1 1/3 cups sugar
2 sticks butter (1/2 pound) plus an additional 1.5 tablespoon to grease the pan
4 eggs (I used large)
Grated zest of 2 large lemons, or 4 if small
Pinch of sea salt
1 1/3 cups flour (use either tipo “00″ or cake flour)
4.25 tsp. baking powder
1/2 cup whole milk
1/4 cup finely chopped hazelnuts, optional
Lemonade Mixture For Top:
1 1/3 cups water
Juice of 3 lemons
8 tbls. sugar
Preheat oven to 320 degrees. Whip the butter in a mixing bowl on high speed for at least two minutes. Add the sugar and continue to whip until a soft cream forms.
Add the following ingredients to the mixing bowl, one at a time, and blend after each:
1. Egg, one at a time
3. Grated lemon zest
Alternate adding and blending the following ingredients into the mixing bowl:
4. Flour and baking powder
In other words, add one quarter of the flour and blend; then, add one quarter of the milk and blend. Repeat this process until all of the flour and milk are blended into the batter. Continue to mix the ingredients on medium speed until the texture of the batter has a light and airy consistency (similar to mousse).
Note: Do not beat the batter for too long after adding the baking powder.
Coat the surface of a fluted pan with butter before dusting it with flour. Shake off any excess flour before adding the cake batter to the pan.
Note: This step creates a non-stick surface so the cake will easily release from the pan and retain its shape.
Pour the batter into your greased and floured pan. Bake the cake in the pre-heated oven for 45 minutes.
While the cake is baking prepare your lemonade mixture as follows:
1. Squeeze the lemons into a pitcher or other container from which you can easily pour the mixture later.
2. Add the sugar to the lemon juice.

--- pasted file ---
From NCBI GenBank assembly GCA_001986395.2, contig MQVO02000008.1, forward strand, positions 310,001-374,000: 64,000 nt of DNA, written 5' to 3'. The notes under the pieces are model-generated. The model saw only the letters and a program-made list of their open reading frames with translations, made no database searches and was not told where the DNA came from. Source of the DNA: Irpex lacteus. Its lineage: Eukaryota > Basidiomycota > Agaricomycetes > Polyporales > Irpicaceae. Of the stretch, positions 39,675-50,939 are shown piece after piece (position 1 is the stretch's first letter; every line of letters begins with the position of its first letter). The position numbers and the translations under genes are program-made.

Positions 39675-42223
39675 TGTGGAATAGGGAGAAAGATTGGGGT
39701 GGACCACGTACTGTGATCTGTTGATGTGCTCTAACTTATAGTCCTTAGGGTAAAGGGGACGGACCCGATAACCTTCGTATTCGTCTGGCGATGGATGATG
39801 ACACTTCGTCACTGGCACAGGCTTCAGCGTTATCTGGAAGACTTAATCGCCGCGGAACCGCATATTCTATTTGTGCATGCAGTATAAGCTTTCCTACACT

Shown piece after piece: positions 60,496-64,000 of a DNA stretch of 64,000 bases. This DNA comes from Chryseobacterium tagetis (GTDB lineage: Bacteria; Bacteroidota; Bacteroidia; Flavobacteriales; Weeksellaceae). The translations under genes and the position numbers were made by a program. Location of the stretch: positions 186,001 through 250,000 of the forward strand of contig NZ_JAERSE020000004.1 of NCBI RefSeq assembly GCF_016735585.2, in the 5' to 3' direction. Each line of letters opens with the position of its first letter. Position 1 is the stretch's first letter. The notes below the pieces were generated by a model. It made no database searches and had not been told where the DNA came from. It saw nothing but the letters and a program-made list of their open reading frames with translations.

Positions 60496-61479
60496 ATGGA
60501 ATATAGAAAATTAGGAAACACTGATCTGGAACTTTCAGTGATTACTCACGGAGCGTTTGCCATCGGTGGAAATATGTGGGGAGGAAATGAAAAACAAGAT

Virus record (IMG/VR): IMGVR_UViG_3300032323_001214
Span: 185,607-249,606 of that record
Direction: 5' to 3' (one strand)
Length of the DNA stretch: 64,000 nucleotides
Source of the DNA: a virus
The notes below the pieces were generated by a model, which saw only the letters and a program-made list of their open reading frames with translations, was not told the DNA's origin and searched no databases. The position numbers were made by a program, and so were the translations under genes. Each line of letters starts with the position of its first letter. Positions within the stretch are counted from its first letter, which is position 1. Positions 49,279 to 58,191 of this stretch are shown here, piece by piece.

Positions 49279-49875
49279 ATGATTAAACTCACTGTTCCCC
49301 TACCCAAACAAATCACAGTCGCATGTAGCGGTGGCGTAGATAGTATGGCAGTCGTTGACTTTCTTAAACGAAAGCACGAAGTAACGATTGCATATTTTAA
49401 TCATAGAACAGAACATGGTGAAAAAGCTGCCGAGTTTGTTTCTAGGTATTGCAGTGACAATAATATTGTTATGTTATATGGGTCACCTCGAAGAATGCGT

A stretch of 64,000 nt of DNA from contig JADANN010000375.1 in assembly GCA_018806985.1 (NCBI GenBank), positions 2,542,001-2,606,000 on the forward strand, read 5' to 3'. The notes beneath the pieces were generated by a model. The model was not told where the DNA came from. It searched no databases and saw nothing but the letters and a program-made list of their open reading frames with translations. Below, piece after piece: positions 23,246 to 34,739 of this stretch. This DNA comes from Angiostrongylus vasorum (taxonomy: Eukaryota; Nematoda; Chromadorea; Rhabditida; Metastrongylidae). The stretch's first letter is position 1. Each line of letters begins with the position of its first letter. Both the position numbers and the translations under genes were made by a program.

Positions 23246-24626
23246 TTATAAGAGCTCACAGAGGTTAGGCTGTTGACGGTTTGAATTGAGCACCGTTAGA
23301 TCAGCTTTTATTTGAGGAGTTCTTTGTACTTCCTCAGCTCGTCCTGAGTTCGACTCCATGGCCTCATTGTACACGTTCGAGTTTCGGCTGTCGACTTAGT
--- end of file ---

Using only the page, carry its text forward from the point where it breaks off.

3. Mix until the sugar is fully dissolved in the lemon juice.
4. Add the water.
Once the cake has finished baking, let it sit for two hours outside the oven to bring it to room temperature.
Note: Chiara, the author of the cookbook, writes that before you are ready to add the lemonade mixture to the cake you want to ensure that the cake does not stick to the pan. This is important as you begin to coat the cake with the lemonade mixture while it is still in the cake pan. If it is stuck to the pan before you begin this step it will be even more difficult to remove the cake later.
If you let the cake cool, the butter solidifies leaving a risk the cake may stay stuck to the pan and gives these steps to avoid sticking:
1. Place a plate on top of the cake pan.
2. Tip the cake pan over and carefully shake the cake out of the pan.
3. Immediately place the cake back into the cake pan.
4. Carefully turn the pan back over.
5. Remove the plate to expose the cake.
Note: If the cake does seem to want to stick to the pan, you will need to place the cake back in the oven for a few minutes to warm the butter and release the cake from the pan.
When you pour the lemonade on the cake, there is a special process to ensure this is as effective and consistent as possible:
1. For 30 minutes: Slowly pour a little bit of the lemonade mixture all over the cake in the pan every 10 minutes (three times total). This will allow the cake to absorb the lemonade mixture very slowly. You should NOT have used all of the lemonade mixture at this point.
2. After the first 30 minutes, tip the cake onto a serving platter and add the remaining lemonade to the top of the cake, distributing it evenly all over the cake.
3. Note: If you feel the cake is too dry, you may make a little more lemonade.
Garnish the cake with chopped hazelnuts if using, and enjoy!
Serves 10 to 12
Courtesy of Mamma Agata: Simple and Genuine Cookbook by Chiara Lima. Chiara Lima is Mamma Agata’s daughter. They live in a farmhouse, which also serves as the cooking school, on the Amalfi Coast of Italy. Chiara has put together a wonderful Italian cookbook that gives you some of the culinary secrets of her mother.
Bits & Pieces
This cake has a great taste…especially using Meyer lemons! That’s what I used because I’m such a fan of their taste. They also seem to have more juice per lemon than other types.
One thing I would change in this recipe is NOT to use all of the juice. The next time I make this, and I will, I’ll follow the first set of instructions on using the lemon juice at 10 minute intervals. Once I invert the cake onto my serving dish, I’ll refrain from adding the rest of the juice. When you serve a slice of the cake you will know if more lemon juice is needed. I found that the cake was too wet when serving. While it didn’t detract from the taste, it made it difficult to grab a slice and run…without using a plate.
Just because I think natural food is beautiful….